Tag Archives: documentation

Things in our Datacenter that Annoy Me

Or alternatively how I learned to stop worrying about the little things…

In this post, I complain about little details that show my true colors as a some kind of pedantic, semi-obsessive, detail oriented system administrator. I mean, I try to play it cool but inside I am really freaking out, man! Not really but also kind of yes. More on that later.


Our racks are not deep or wide enough

Our racks were not sized correctly initially. They are quite “shallow”. A Dell 730 on ReadyRails is about 28″ deep. This is a pretty standard rack mounting depth for full-size rackmount equipment. In our racks, we only have about 4-6″ of space remaining between the posts and the door in the back of the rack. This complicates cabling since we do not have a lot of room to work with but it really gets annoying with PDUs. See below.

The combination of the shallow depth and lack of width, leads to weird PDU configurations

PDU Setup

The racks are too shallow to mount the PDUs parallel with the posts with the plugs facing out towards the door and too narrow to stack both PDUs on one side. The PDUs end up being mounted sideways where they stick out into the area between the posts, blocking airflow and making cabling a pain in the ass.

Check out u/tasysadmin’s approach which is much improved over ours. The extra depth and width allows both power circuits (you do have two redundant power circuits, right?) to move over to one side of the rack and slide into the gap between the posts and casing. This has a whole bunch of benefits: airflow is not restricted, you have more working space for cabling, your power does not have to cross the back of the rack and you can separate your data and your power.

Beautiful Rack Cabling

This also means that some of our racks have the posts moved in beyond the standard rack mounting depth of 28″ in order to better accommodate our PDUs, the result of which is that I only have two out five racks that can accommodate a Dell PowerEdge.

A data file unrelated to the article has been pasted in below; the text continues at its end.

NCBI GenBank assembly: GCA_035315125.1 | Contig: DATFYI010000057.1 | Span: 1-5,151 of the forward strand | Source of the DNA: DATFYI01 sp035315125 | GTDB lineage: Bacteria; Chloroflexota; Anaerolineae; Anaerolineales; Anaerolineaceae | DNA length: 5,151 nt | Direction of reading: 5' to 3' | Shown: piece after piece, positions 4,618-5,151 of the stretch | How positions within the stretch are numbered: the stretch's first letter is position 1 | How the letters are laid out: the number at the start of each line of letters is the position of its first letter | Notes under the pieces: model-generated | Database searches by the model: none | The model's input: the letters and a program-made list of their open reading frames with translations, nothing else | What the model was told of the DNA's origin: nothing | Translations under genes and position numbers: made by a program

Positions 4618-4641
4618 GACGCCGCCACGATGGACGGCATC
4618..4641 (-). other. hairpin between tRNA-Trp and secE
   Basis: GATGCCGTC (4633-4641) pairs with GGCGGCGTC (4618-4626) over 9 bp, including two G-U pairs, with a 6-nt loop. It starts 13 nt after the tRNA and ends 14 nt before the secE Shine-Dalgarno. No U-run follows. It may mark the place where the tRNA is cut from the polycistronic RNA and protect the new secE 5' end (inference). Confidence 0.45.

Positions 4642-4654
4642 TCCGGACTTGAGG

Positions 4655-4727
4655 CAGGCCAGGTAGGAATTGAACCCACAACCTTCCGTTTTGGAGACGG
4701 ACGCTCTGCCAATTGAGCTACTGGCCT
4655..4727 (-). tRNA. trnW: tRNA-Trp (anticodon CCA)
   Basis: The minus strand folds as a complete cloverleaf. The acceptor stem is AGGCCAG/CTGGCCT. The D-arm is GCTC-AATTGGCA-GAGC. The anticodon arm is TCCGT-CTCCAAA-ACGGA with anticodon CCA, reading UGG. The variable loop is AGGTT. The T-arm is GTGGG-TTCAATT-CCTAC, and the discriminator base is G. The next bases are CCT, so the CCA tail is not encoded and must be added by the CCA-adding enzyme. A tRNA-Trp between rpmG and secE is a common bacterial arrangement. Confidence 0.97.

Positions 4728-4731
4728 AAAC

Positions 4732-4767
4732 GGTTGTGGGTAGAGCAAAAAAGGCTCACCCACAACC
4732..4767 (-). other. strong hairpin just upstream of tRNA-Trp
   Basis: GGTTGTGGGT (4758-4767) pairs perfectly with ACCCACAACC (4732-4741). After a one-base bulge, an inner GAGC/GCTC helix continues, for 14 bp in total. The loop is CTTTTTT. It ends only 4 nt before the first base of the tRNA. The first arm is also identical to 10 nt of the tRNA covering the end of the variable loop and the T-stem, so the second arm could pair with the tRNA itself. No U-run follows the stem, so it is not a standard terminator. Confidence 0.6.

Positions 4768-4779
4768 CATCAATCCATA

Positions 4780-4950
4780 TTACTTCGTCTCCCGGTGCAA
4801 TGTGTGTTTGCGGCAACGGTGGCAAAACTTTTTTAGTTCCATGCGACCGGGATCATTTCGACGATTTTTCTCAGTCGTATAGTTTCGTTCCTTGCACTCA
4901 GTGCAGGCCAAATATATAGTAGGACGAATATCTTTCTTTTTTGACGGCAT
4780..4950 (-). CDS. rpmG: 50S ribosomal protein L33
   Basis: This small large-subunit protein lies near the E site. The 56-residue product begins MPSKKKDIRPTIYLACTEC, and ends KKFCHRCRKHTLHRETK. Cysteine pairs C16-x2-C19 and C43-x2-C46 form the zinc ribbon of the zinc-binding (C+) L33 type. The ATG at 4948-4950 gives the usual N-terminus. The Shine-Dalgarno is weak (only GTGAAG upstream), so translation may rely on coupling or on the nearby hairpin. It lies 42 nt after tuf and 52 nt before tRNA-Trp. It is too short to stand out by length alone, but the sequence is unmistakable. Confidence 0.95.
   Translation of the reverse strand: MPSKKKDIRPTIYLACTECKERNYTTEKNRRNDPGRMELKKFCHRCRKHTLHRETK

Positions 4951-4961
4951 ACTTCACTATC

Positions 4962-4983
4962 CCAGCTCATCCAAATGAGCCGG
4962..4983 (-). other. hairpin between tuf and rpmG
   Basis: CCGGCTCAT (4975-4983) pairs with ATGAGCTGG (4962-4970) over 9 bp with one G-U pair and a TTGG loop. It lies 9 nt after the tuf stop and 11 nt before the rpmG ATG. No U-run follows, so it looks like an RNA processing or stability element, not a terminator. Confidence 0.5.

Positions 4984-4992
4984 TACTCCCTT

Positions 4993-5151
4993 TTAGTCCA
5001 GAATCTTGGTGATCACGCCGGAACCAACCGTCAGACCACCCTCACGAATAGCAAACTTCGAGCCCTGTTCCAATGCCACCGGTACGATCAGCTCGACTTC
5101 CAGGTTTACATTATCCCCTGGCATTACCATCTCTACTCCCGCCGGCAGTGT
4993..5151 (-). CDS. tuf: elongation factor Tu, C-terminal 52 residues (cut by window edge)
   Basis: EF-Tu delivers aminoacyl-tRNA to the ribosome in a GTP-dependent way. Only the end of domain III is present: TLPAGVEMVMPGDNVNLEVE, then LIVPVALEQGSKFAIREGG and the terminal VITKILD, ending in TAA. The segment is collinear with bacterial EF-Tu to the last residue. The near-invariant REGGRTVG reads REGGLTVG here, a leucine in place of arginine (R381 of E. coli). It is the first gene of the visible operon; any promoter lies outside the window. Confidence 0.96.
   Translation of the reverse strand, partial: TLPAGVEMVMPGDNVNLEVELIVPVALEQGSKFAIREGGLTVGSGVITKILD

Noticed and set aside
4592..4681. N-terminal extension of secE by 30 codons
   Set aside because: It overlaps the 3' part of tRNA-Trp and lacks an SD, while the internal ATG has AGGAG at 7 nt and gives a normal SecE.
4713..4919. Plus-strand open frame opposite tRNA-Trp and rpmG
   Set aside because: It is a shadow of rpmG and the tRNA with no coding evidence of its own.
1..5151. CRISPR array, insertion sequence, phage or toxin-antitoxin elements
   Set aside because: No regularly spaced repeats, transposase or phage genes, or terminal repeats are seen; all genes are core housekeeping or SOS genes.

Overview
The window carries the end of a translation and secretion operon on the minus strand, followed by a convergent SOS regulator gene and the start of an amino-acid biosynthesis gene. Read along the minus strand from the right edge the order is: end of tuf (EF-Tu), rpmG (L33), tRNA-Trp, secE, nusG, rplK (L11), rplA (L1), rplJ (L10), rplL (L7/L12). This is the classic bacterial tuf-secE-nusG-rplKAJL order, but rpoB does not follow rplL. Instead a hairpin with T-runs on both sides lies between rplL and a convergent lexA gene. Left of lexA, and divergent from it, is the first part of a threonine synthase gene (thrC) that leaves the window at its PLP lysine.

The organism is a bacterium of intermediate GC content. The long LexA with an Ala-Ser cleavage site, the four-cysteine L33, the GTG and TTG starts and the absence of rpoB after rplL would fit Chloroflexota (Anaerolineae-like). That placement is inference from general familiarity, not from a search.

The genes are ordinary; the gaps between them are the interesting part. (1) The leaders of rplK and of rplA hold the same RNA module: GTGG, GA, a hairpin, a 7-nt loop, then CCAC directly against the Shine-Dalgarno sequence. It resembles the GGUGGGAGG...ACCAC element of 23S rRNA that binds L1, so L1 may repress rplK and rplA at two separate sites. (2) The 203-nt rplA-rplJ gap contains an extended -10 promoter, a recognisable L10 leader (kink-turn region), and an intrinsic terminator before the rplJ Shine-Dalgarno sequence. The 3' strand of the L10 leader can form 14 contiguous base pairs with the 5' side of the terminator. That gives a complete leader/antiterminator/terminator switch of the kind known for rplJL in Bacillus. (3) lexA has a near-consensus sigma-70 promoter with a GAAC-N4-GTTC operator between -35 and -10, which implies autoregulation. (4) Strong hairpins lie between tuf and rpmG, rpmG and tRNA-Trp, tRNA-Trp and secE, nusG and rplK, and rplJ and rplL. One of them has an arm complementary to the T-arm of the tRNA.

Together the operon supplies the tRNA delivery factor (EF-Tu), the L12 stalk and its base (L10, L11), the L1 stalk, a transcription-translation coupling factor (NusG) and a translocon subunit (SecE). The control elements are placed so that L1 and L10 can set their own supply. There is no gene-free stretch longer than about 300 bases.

Data and power not separated

You ideally want to run power on one side of the rack and data on the other. Most people will cite electromagnetic interference as a good reason for doing this but I have yet to see a problem caused by it (knock on wood). That being said, it is still a good idea to put some distance between the two, much like your recently divorced aunt and uncle at family functions. There are plenty of other good reasons for keeping data and power separate, most of which center around cabling hygiene – it helps keep things much cleaner because your data cables tend to run up and down the rack posts headed for things like your top-of-rack switch, whereas your power needs to go other places (i.e., equipment). It is a lot easier to bundle cables if they more or less share the same cable path.

Cannot access cable tray because of PDU cables

Cable Tray

This is just another version of “data and power are not separated”. Our power and data both come in at the top of the rack. This means our 10 4/C AWG feeds for each PDU which are about .5″ in diameter are draped across our cabling tray which just sits on top of the racks instead of being suspended by a ladder bar (another great injustice!). I bet these guys generate quite the electromagnetic field. It would nice if they were more than 4″ away from some of 10 Gbps interconnects, huh? This arrangement also means the cable tray is huge pain to use. You have to move all the PDU power cables off of it, then pop the lid off in segments to move your cables around. Or you can just run them all over the top of the rack and hope that the fiber survives like we do. Again. Not ideal.

Inconsistent fastener use for mounting equipment